How to Use Negotiation Skills With Your Kids
“I love to play hide and seek with my kid, but some days my goal is to find a hiding place where he can’t find me until after high school” – Author Unknown
Power struggles happen in every home. I’ve known great parents who still get into occasional power struggles with their kids. Let’s be realistic; I’m not suggesting it’s possible to eliminate power struggles and arguments altogether. The goal here is to decrease power struggles significantly and create a happier environment in your home.
In my last 2 blog posts, Negotiating With Kids and Reducing Power Struggles, I shared 5 secrets to help you succeed in the art of negotiating with your kids. Today, I am going to continue with the subject and share some…
Important Hints for Successful Negotiations:
Although you want your kid to participate in any negotiations you might have, you need to stay in charge…these 3 hints will help you do that:
- Time for a break? Ultimately, you are in charge. You know what is best for your kids, and you want them to make good choices. So, for whatever reason, IF your kids don’t want to participate in this process appropriately, or if they’re unwilling to make any compromises, offer a short break (a time away from the process). Tell your kids you are willing to continue the discussion after the break. Then follow through, and make sure you return to the negotiation after your kids have had a break.
- Always define what is non-negotiable. For example, if something is impossible to attain or if something will violate the law or impact their safety, then it is non-negotiable. Be firm and clear about this fact.
- Be prepared to walk away in any negotiation. Sometimes, you may feel it’s impossible to help your kids reach an agreement (although they may be very able, they are not willing). In any successful negotiation, it is important to be able to walk away. You could calmly say, “We can negotiate and meet some of your needs, or IF you choose not to participate appropriately, we can end this discussion right now. I’ll walk away and you’ll get nothing.” Simplify the language for younger kids. You should offer this option only after you have made several attempts to help/guide your kid through appropriate negotiations.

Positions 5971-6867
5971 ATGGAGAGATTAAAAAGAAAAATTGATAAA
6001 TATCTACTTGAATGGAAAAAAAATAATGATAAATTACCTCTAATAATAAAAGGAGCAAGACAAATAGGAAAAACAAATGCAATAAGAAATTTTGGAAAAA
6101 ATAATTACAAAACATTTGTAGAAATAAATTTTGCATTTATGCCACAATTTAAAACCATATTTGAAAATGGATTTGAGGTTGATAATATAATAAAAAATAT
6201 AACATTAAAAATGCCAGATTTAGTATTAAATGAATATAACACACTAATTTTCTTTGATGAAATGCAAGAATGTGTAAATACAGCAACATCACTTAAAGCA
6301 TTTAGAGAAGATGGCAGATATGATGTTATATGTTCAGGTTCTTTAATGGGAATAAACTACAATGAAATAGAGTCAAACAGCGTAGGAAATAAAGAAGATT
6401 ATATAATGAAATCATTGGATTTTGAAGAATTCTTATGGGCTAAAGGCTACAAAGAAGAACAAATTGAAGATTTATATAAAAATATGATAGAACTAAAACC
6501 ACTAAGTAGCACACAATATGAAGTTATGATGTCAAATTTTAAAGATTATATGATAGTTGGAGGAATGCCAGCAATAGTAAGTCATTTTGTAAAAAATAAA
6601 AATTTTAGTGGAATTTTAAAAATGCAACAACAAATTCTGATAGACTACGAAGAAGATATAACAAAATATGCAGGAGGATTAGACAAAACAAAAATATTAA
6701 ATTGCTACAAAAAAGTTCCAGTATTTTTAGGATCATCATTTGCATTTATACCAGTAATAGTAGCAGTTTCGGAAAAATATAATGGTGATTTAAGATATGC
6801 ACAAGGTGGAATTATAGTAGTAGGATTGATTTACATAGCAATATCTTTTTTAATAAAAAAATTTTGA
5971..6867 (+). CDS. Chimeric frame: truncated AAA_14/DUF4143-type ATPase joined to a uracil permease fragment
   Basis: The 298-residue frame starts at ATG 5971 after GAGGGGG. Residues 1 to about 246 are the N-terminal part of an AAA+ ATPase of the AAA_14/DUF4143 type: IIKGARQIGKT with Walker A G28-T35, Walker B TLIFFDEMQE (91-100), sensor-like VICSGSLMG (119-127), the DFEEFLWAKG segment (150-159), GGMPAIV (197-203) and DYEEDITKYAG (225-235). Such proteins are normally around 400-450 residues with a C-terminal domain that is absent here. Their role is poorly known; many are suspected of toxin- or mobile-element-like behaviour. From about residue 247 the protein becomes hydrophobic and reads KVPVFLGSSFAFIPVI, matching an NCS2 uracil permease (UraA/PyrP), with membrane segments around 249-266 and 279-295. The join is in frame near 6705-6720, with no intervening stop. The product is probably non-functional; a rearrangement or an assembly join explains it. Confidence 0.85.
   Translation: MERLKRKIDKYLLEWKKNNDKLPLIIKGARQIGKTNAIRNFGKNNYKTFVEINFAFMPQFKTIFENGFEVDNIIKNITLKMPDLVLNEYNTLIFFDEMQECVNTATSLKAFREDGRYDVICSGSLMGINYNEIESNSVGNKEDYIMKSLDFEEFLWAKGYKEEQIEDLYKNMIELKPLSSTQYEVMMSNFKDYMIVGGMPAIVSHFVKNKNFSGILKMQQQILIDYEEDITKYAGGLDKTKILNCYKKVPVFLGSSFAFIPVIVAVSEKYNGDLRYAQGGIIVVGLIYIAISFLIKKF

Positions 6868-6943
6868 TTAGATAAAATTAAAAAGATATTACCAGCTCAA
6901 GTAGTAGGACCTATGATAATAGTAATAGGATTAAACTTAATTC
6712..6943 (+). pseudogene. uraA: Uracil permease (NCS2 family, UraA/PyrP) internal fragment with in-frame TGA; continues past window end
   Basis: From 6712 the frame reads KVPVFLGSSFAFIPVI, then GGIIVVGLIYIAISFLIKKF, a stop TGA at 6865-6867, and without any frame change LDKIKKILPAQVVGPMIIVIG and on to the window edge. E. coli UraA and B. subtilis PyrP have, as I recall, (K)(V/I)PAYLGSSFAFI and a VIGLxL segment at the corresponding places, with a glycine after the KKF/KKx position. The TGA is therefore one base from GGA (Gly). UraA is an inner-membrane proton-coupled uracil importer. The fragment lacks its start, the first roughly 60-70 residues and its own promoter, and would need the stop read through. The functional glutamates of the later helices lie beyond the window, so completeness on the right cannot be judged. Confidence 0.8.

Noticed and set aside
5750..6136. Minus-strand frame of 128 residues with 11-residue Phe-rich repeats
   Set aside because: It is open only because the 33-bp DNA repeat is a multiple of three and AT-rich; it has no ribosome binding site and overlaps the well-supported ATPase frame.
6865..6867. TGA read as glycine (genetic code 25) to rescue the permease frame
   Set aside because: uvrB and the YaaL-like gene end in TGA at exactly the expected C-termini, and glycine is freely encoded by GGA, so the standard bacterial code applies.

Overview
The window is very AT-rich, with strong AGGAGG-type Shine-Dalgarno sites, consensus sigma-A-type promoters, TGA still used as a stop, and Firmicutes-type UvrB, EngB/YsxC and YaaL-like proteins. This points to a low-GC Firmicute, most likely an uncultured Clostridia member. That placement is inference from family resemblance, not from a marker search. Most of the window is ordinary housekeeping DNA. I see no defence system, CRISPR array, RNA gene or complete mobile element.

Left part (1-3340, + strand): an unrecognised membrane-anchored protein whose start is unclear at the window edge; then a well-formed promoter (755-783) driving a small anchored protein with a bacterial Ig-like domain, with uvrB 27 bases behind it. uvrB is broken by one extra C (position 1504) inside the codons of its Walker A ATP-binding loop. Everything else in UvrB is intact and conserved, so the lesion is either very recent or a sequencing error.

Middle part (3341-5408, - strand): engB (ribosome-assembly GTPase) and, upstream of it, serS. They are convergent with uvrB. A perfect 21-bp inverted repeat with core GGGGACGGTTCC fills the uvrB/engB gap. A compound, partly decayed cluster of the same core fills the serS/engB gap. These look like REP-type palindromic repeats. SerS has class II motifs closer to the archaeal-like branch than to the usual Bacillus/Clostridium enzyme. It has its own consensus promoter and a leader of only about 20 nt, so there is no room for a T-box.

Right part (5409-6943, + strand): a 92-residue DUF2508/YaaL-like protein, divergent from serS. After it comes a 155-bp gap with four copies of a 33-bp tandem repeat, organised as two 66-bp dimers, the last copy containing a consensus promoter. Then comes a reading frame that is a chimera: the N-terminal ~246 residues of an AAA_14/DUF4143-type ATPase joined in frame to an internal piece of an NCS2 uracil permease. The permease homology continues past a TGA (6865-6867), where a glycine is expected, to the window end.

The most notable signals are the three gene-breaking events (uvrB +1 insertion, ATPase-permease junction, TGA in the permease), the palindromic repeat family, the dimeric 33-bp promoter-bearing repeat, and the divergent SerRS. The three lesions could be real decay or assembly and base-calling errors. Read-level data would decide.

Negotiating with your kids should be a win-win situation…
This is David’s story: One of the parents I had the pleasure of training years ago was the successful CEO of a large company. David, a single parent, had two kids. He told me that the steps I taught him were the same as the steps he’d used over the years in negotiating multi-million dollar deals. He was frustrated because he hadn’t been able to use the same set of skills at home with his kids! He wanted to know why he had such difficulty “dealing with” his young kids (eight and twelve years old at the time).
I reminded him that at work, he was “dealing with” peers – adults with a similar knowledge of business and negotiation skills. At home, however, he was “dealing with” kids whose frontal lobe development wasn’t as advanced as that of an adult. As smart as his kids were, they were not adults with his level of negotiation skills. He, as the dad, had the role of teacher and negotiator. David’s goal in parent training included understanding his children’s perspective. From there, he could modify his expectation and adjust his negotiation skills to teach and guide his kids more successfully. After a couple of months of training, David was very successful in achieving his goals. His children felt respected and heard. David learned to speak at their level and explain choices to his kids in a clear and effective way.
In my next article, I’ll share some simple Do’s and Don’ts for negotiating with your kids.
As a parent strategist, Dr. Sherkat has many tools to help you strengthen your parenting skills.
She speaks to various groups…you can hire her for your next parenting workshop, conference or parenting event.
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